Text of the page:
Thursday, 28 June 2012

The drama unfolds: images of the helicopter evacuation

This post is a follow-up to my post about our walk yesterday that got a little exciting at the end.  I have decided that it is useful to have a record of the event, but being concerned to protect privacy I have obfuscated people's faces in the following set of pictures.

When I initially contacted 000 (on my mobile phone) there was some confusion about where we were: their first match with "Red Rocks Gorge" was Jindabyne - about 135km SW of our location - and then Shoalhaven - about 150km NE.  Once we had that sorted they put me on to the ACT people and we soon had things happening.  After some discussion about exactly where we were and how to get an ambulance in I got another call from Craig, a pilot with Southcare.  He seemed quite familiar with where we were and asked if we had distinctive clothing.  I said no, generally drab!

Then I realised I was wearing a red skivvy under my jacket so rang him back to tell him to look for that.  He suggested I wave when they came and said that he might do a bit of circling to work out a strategy so not to worry if they seemed to fly away again! This stage is summarised in the next two images.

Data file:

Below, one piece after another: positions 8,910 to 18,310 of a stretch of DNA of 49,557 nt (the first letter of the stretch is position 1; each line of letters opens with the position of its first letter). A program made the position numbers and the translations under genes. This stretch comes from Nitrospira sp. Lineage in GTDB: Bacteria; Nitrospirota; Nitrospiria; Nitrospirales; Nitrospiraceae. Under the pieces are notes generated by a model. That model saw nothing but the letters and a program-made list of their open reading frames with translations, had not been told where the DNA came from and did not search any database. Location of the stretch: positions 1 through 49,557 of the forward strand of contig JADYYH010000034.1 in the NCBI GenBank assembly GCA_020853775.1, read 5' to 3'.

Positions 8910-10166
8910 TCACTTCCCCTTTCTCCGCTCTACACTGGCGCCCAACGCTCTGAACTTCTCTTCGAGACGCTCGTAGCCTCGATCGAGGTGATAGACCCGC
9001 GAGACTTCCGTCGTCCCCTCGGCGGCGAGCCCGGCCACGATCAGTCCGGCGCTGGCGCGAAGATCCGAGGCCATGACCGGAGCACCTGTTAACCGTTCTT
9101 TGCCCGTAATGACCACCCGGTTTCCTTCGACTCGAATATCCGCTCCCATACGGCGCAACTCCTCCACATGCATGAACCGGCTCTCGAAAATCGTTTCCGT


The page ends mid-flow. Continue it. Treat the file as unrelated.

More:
The selected landing site was just over a hill, so aerial forestry was not as prevalent as this image suggests!
 The medical staff get out while the blades are still turning.  Presumably the motors need to wind down slowly.
The staff soon got to work on "Dorothy".  (I stress that I have obfuscated the faces for privacy reasons: this is not a reunion of the Marcel Marceau or Heath Ledger fan clubs!)  The green item is an inhaler filled with analgesic: we hadn't taken "Dorothy"'s boot off (correct procedure) and when the crew did it became very painful, so the green whistle was just the ticket.
A small hurdle to overcome was the step-through in the gate.
A couple of us took on the sherpa role.  I found I could handle a backpack with 15kgs of pharmaceuticals quite easily (although I climbed over the gate rather than going through the gap).  In some places we have been such experience could open up job opportunities!
Nearly there!

The crew even helped remove my load.  It turns out to have been a bit heavier than needed, as my wetbag (being waved in the first image) had been left lying around and been tidied away.
Off goes the chopper.  (As the crew said it took longer to get ready for the flight than the flight was going to take.) The downdraft is very evident in this image if the grass is looked at.  I'd estimate we were 50m away and it was a good strong breeze - we'd been advised not to stand under any trees with dead branches since they can get blown off.
The post finishes with a HUGE bouquet to the team from Southcare.

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